That’s not the only factor weighing down our decisions though. Negative reviews—even exceptionally polite, well-written reviews—are often down voted on sites like Amazon by customers who don’t share the same opinion. It’s a sad truth that customers don’t use the voting process correctly. Reviews are downvoted by agreement or lack thereof, rather than by whether the review was helpful and honest, or not. We reviewers often depend on our “helpfulness” rating on Amazon and other sites to make sure that publishing houses and authors are tempted to send us books for review, and if our “helpfulness” rating is low… well, as you can imagine, we don’t get many review requests. Tempting the angry hordes of readers by posting a negative review is an intimidating prospect for some.

… So why do I personally leave negative reviews? Because it is my personal opinion that reviewers who cave to these fears, who refuse to post negative reviews for the reasons listed above, are doing themselves a disservice.

To me, reviewing isn’t about selling books. That’s not my job—that’s what marketers and publicists are for. My job is to read a book, and then share my opinion with potential readers so they can make informed decisions about whether a book is something they want to read or not. The author doesn’t factor into it—and if they did, I’d never have the courage to leave a review.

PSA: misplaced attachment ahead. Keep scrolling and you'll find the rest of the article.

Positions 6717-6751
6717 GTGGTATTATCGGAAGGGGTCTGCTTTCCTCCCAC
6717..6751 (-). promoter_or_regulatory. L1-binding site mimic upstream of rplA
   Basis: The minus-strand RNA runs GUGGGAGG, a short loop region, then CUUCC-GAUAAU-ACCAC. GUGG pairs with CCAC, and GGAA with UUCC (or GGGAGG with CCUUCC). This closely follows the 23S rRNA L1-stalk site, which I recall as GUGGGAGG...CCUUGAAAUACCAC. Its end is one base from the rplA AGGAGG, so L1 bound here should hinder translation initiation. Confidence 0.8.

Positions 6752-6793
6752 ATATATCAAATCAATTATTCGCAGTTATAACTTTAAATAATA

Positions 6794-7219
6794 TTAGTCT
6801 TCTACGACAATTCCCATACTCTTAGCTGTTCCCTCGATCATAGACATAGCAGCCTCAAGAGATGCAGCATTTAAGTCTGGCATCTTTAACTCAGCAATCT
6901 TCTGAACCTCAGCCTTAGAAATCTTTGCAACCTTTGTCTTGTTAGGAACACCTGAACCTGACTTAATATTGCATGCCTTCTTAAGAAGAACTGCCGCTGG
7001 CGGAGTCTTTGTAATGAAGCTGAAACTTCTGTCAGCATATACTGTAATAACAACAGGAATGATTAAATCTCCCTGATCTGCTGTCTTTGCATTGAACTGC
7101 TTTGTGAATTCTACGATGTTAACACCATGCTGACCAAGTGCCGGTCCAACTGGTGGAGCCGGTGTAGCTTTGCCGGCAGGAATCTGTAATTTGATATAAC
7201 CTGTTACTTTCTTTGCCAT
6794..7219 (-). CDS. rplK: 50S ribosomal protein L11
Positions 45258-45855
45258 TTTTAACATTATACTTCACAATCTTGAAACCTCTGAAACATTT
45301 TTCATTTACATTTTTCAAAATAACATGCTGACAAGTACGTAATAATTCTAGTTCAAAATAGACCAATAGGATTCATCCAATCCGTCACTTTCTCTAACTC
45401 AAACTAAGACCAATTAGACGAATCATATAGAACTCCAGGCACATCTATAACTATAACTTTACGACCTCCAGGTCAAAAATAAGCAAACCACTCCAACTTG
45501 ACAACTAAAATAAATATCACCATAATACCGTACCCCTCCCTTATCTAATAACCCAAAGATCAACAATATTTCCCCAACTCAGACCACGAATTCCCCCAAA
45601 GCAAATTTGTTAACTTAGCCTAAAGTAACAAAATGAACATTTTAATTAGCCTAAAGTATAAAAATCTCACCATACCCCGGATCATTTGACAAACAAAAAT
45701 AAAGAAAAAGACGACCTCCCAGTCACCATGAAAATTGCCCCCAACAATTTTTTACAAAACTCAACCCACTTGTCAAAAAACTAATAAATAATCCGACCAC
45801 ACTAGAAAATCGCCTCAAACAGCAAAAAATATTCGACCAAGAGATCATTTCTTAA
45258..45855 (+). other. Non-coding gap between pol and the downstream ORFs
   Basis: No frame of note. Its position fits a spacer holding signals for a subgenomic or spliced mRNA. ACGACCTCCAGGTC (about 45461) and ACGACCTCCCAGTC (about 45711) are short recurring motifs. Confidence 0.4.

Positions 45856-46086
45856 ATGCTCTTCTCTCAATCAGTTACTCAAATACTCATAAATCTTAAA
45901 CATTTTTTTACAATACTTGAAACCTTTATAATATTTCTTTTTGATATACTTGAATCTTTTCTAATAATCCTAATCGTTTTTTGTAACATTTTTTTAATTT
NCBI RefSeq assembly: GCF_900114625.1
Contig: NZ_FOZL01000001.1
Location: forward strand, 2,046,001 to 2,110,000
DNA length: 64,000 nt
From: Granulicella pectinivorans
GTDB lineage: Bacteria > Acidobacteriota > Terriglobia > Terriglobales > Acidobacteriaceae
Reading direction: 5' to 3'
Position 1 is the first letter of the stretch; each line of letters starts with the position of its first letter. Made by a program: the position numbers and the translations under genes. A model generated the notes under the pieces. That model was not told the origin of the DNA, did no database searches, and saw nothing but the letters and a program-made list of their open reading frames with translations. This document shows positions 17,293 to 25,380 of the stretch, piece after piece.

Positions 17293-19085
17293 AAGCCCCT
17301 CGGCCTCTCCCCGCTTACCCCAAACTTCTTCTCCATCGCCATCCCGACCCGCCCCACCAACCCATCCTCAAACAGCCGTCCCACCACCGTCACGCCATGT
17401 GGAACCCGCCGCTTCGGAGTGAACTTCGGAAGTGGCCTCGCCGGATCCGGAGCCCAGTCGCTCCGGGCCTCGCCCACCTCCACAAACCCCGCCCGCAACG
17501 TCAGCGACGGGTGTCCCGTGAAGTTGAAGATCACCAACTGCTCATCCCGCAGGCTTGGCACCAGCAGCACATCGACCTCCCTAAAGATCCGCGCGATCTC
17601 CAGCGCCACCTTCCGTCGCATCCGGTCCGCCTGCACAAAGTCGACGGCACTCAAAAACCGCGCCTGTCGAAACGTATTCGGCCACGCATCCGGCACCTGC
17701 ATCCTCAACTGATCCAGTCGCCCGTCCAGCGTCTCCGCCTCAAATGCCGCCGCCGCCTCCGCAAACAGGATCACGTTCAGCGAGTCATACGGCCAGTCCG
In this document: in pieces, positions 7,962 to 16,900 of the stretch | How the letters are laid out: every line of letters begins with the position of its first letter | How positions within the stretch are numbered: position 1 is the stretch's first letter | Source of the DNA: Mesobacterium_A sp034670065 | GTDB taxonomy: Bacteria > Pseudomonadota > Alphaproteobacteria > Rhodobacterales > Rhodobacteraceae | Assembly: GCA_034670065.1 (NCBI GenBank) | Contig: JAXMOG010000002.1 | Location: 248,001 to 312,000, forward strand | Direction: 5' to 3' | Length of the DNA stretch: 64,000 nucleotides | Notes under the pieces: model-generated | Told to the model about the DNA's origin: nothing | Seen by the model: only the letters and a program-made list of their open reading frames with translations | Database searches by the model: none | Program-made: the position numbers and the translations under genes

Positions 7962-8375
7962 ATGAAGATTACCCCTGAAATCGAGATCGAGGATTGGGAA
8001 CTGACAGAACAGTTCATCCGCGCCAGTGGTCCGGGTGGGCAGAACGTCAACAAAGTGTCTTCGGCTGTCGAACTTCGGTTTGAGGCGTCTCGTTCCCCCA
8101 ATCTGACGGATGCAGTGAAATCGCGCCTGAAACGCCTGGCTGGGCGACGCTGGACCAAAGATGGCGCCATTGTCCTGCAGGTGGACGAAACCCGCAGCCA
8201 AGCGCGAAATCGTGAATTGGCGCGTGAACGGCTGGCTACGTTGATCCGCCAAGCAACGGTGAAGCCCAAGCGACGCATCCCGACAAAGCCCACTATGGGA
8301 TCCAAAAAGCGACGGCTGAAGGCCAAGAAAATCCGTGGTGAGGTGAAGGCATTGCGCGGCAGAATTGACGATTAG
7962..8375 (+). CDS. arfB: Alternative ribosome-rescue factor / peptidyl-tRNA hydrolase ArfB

It isn’t my fault if an author chose to publish a book before it was ready (and believe me, many do. Please, please, invest in a professional editor.) All I can do as a reviewer is do my best to give an honest opinion—even if sometimes that isn’t easy, or triggers negative consequences.

In my opinion, reviewers who refuse to post negative reviews are perhaps hurting themselves more than they realize, as well as reviewing as a whole. If the only type of review you ever post is positive, then your opinion loses its sense  of unbiased honesty. How can a reader trust a reviewer who only ever leaves positive reviews? Though it may not be true, it makes it seem as if the reviewer was paid off for their opinion—and in this business, if your opinion can’t be trusted, fewer and fewer authors will ask you to review their work, and the ones that do, are probably dishonest.